Is overweight and obesity really a problem for cats?
More than 50% of cats and dogs in North America are overweight or obese. These epidemic levels are reflected in the human population as well. Obesity in pets is now the most important disease process pet owners must face. And the effects of obesity are far reaching because it contributes to many other diseases and shortens cats’ lives.
What other medical conditions are associated with obesity?
For overweight and obese cats, one major concern is the dramatically increased risk of diabetes mellitus. In addition, obesity increases the risk for and consequences of heart disease and cancers of all types. Although we do not yet have a scientific study in cats, moderate excess weight and obesity in dogs have been shown to shorten life expectancy by as much as 2 years. It is quite likely that we will find this frightening statistic to be true for cats as well.
Even more common than diabetes, overweight and obesity set the stage for joint damage and osteoarthritis (OA), leading to chronic pain. One study showed that 90% of cats 10 years of age and older had x-rays that showed significant deterioration of multiple joints—in both the legs and spine. It takes years of joint damage for such changes to show up on an x-ray. That means cats that are overweight or obese are traumatizing their joints over a very long period before we can see clinical evidence of that damage.
Obesity contributes to many other diseases and shortens cats’ lives.
Is there more to this linkage between overweight/obesity and pain?
Until recently, veterinarians thought that the increased pain and inflammation associated with OA in overweight and obese cats was primarily due to the increased wear and tear on the joints. What we now know is that fat tissue is very biologically active and secretes hormones and other chemicals that both cause and enhance inflammation. The hormone leptin, which is produced by fat cells, causes inflammation when it infiltrates joints. In addition, leptin may influence the bone changes associated with OA. Finally, inflammation can affect the body’s responses to other hormones such as cortisol and insulin, further unbalancing the body’s attempts at self-regulation and influencing the amount and extent of pain cats experience.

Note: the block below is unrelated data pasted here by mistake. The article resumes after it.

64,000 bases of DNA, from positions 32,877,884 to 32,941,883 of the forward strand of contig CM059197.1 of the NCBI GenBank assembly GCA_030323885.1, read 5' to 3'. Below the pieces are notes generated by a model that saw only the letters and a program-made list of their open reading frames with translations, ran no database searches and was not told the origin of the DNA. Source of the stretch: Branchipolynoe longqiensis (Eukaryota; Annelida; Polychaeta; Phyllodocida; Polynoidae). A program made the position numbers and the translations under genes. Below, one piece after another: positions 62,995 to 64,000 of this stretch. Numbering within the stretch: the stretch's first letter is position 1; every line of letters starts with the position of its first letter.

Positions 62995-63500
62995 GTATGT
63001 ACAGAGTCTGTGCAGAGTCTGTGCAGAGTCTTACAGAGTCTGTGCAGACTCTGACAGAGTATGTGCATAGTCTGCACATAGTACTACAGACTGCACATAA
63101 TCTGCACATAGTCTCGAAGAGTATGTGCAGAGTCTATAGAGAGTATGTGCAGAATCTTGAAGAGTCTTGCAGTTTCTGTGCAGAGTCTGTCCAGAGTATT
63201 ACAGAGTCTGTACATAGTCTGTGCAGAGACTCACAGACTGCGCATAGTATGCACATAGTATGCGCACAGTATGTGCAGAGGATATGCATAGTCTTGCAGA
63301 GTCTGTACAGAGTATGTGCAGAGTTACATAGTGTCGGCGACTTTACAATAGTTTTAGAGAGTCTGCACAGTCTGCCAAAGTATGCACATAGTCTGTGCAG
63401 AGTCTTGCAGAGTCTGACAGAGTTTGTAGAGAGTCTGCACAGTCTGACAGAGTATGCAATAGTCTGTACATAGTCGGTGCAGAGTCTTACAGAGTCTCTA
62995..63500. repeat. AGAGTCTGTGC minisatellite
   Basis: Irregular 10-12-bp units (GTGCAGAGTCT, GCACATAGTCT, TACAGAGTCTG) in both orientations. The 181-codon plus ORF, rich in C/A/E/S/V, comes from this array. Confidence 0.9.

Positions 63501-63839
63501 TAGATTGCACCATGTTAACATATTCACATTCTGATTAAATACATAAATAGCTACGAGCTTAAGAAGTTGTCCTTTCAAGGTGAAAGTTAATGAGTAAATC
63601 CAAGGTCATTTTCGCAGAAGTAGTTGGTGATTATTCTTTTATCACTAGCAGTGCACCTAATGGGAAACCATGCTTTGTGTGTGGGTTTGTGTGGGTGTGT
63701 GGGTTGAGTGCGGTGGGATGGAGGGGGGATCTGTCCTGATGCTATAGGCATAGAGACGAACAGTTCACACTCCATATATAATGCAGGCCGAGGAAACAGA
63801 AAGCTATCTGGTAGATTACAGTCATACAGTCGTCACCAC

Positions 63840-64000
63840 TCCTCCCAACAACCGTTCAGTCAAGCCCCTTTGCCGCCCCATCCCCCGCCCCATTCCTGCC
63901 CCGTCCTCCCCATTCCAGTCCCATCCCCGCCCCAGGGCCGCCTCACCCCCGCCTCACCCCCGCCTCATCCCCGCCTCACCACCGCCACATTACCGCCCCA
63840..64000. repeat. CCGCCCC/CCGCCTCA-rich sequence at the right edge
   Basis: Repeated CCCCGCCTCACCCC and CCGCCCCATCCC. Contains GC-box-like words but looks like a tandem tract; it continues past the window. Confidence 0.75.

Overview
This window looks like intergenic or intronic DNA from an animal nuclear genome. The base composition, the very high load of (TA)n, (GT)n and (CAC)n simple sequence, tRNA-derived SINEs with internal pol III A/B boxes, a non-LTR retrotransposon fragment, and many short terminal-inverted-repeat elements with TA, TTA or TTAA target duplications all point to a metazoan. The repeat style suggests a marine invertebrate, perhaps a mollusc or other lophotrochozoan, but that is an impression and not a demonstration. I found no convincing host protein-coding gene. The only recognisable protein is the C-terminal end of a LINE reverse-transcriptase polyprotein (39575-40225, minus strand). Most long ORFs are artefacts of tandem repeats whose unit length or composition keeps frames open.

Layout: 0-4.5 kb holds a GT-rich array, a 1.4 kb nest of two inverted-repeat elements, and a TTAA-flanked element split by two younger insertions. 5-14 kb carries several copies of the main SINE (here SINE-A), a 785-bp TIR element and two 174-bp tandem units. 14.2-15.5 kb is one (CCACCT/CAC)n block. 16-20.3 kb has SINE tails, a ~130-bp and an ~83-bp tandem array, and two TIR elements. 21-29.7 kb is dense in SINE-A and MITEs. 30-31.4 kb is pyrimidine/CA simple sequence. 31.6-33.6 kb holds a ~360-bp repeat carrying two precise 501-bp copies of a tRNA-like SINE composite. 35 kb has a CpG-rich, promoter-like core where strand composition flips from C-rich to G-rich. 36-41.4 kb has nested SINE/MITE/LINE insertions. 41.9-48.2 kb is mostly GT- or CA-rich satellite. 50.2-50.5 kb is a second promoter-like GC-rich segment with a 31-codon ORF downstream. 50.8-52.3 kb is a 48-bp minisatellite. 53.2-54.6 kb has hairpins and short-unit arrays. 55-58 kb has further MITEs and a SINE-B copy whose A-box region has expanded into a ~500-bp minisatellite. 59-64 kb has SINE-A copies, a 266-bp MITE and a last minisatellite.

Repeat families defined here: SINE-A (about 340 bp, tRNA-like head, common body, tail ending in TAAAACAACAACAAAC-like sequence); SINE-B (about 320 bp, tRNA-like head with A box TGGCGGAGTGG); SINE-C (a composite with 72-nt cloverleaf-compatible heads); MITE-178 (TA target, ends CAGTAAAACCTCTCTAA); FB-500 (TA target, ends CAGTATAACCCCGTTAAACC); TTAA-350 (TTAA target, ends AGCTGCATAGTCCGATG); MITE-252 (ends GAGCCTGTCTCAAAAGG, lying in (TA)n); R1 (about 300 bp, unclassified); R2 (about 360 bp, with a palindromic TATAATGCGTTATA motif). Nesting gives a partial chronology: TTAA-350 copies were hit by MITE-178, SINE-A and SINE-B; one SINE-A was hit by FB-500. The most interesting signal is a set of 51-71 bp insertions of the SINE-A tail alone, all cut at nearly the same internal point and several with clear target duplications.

The important underlying message is that fat itself contributes to inflammation; inflammation is a part of the pain associated with OA and degenerative joint disease; and overweight and obesity contribute to this vicious cycle.
How can I tell if my cat is overweight or obese?
The most reliable way to evaluate a cat’s body condition is with a hands-on examination. There are three key areas of the body to evaluate:
- Just behind the shoulder blades, you should be able to feel individual ribs easily with the flats of your fingers.
- At the end of the ribcage where the lower back begins, you should feel a clear indentation—similar to the shape of an hourglass—on your cat’s sides.
- Although some cats have a fold of skin that “droops” between the rear legs, the actual abdomen should feel “tucked up.” If you were to draw a line along the abdomen from the end of the breastbone to the pelvis, the angle should be between 30° and 45°.
If all of these criteria are met, odds are strong that your cat is in good body condition, which will contribute to a pain-free lifestyle.
I’m not sure if my cat is overweight or obese. How can I be sure?
The best first step in the “battle of the bulge” is an evaluation by your cat’s veterinarian. Your cat’s weight and body condition score will be recorded in your cat’s medical record as a baseline (starting point). Be sure to ask that a pain assessment be included in the exam. If pain is present, the earlier it is detected, the quicker your cat can be treated and have its pain resolved.
I know my cat is overweight. What can I do?
Your veterinarian is your best resource for feline weight loss. He or she will recommend a specific food and portion per day and will provide guidance about how to deliver that portion based on lifestyle, convenience, and your cat’s individual needs. If there is already evidence of OA, reducing inflammation and pain will help encourage your cat to become more active, which will speed appropriate weight loss.
What is my take-home message?
Fat cells contribute to inflammation. Inflammation causes pain. Therefore, having extra fat cells sets cats up to become and remain painful! The path to successful weight loss and weight maintenance includes partnership with your veterinarian to track results as well as to manage any pain. Regular weigh-ins at your cat’s veterinary practice are important steps along the way.
Having extra fat cells contributes to inflammation, which causes pain.
Once appropriate weight and body condition score are achieved, your veterinarian will recommend a maintenance food and daily portion. Ongoing regular assessments will help track the success of pain management strategies, and weigh-ins will provide accountability and ensure a great long-term outcome. Your cat deserves to achieve its best life!
This client information sheet is based on material written by: Robin Downing, DVM, CVPP, CCRP, DAAPM
© Copyright 2011 Lifelearn Inc. Used and/or modified with permission under license.